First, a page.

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Call for Papers: Special Issue of Group and Organization Management (GOM)


"Organizational Resilience: A Special Issue to Integrate and Broaden a Growing Literature Using Multi-Level Perspectives"

Special Issue Editors:
Sebastian Raetze, Technische Universität Dresden, Germany
Stephanie Duchek, Brandenburg University of Technology, Germany
Bradley L. Kirkman, North Carolina State University, USA

GOM Associate Editor Liaison:
M. Travis Maynard, Colorado State University, USA

See GOM Website for full Call for Papers:

GOM will accept manuscripts to be considered for this Special Issue
beginning April 1, 2020, through May 15, 2020.

Researchers interested in publishing in the Special Issue should submit
their paper online via
(select “Special Issue Paper” as the manuscript type).

Manuscripts should be formatted according to the GOM submission guidelines.

The competitive landscape that organizations operate within is increasingly volatile, uncertain, complex and ambiguous (Whittington et al., 1999). As a result, companies today are facing high demands and are frequently confronted with critical situations, many of which are unexpected and can potentially threaten their survival. In addition to the organizational-level impact of such challenges, the teams and individuals in these organizations are also affected when such challenges occur.

Given these challenges, organizations, their units, and members need to develop approaches to effectively deal with adversity and foster future success (Lengnick-Hall, et al., 2011). Although there are numerous literature streams that apply to such phenomena, resilience is one of the more popular constructs that has been discussed in both academic- and practitioner-oriented outlets. Resilience is generally conceptualized as how effective a system deals with adversity or critical situations (Bhamra & Dani, 2011) and interest in the topic of resilience in organizations has grown rapidly in recent years. Although a great deal of theoretical attention and empirical work has emerged on this topic over the past two decades (e.g., Chapman et al., 2018; Linnenluecke, 2017; Stoverink et al., 2018), significant gaps still exist in our understanding of resilience in organizations. This is because research on resilience in organizations across different disciplines and levels of analysis has developed in a rather silo-like fashion without serious attempts to synthesize the prevailing conceptualizations and the empirical evidence regarding both antecedents and outcomes of resilience.

Thus, the current state of the resilience literature represents a loose accumulation of heterogeneous and partly overlapping viewpoints with inconsistent definitions, conceptualizations, measurements, as well as empirical evidence regarding both antecedents and outcomes of resilience. This has certainly hindered the development of a unified understanding of this field. Accordingly, and in order to prevent resilience from turning into a “quicksand term” (Britt et al., 2016), we have witnessed an ongoing call for more multi-level and cross-disciplinary research on resilience in organizational settings (e.g., Linnenluecke, 2017; Youssef & Luthans, 2005).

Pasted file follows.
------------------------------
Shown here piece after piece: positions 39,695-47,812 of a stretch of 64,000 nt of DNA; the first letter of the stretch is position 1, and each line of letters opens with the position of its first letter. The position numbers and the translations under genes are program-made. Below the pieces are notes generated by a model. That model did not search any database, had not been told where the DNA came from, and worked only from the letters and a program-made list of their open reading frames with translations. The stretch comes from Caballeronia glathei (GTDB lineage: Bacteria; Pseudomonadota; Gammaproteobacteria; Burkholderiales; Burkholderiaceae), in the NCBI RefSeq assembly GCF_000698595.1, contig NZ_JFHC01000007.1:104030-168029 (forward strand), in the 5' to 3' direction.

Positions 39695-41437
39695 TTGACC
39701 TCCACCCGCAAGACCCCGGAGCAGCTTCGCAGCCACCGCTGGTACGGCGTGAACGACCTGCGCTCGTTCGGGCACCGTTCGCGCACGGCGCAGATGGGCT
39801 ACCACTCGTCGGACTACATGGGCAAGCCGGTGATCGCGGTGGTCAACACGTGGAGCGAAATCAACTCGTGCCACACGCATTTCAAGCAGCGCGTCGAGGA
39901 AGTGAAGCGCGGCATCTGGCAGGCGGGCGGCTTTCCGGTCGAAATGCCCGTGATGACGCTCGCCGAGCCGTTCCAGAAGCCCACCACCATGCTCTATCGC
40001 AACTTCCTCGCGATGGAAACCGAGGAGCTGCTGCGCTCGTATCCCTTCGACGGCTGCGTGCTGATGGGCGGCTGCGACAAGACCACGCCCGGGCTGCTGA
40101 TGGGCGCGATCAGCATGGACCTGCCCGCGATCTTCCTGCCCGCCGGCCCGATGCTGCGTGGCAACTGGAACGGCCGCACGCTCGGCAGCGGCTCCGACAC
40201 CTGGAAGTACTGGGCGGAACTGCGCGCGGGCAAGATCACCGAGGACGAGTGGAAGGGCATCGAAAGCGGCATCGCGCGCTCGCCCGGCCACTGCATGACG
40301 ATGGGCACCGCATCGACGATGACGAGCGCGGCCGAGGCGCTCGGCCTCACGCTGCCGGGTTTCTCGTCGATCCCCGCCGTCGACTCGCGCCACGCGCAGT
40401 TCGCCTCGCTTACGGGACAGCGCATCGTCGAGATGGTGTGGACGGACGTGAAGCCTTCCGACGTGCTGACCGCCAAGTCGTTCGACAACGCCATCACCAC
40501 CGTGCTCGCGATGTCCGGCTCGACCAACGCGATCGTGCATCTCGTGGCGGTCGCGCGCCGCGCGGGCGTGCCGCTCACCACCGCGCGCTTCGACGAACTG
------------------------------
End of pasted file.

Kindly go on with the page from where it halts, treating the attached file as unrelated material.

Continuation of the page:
However, such calls have not resulted in much progress in this area. Against this background, this special issue of GOM will focus on cross-level and interdisciplinary integration of organization-related resilience research. In particular, we hope to publish research that places a stronger emphasis on team resilience given its potential to link resilience relationships between organizational and individual levels of analysis.

All research that provides a significant contribution to our understanding of multi- and cross-level resilience phenomena in organizational settings is welcome. This includes, but is not limited to, the following topics of interests:

• The connection between different resilience levels (e.g., can resilient teams and organizations be developed by bringing together resilient individuals?);
• Team resilience as a potential linking pin for connecting research at the individual and organizational levels of analysis;
• Cross-level antecedents and outcomes, including analysis of factors that may shape resilience in individuals, teams, and organizations simultaneously;
• Interrelations and interactions at higher levels of analysis (e.g., inter-organizational or civic level of analysis);
• Trans-contextual and context-specific resilience mechanisms and influencing factors at each level of analysis;
• The transfer best practices between different fields;
• The emergence of collective resilience in networks or multiteam systems;
• Appropriate conceptualizations of resilience at each level and across the different levels of analysis, including answers to the question of whether resilience can and should be conceptualized in the same why across different levels of analysis;
• Triggers or events that give rise to the need for individuals, teams, and organizations to be resilient;
• Measurement of resilience, including how best to measure resilience from a multilevel perspective;
• Differentiation of resilience from related constructs, such as adaptability, flexibility, reflexivity, etc.

This is an open call for papers. We welcome submissions from scholars in different disciplines as well as multiple methodological approaches.

We anticipate publishing this Special Issue end 2021.

Authors who have questions are encouraged to contact one of the Special Issue editors:

Sebastian Raetze:
Stephanie Duchek:
Bradley L. Kirkman: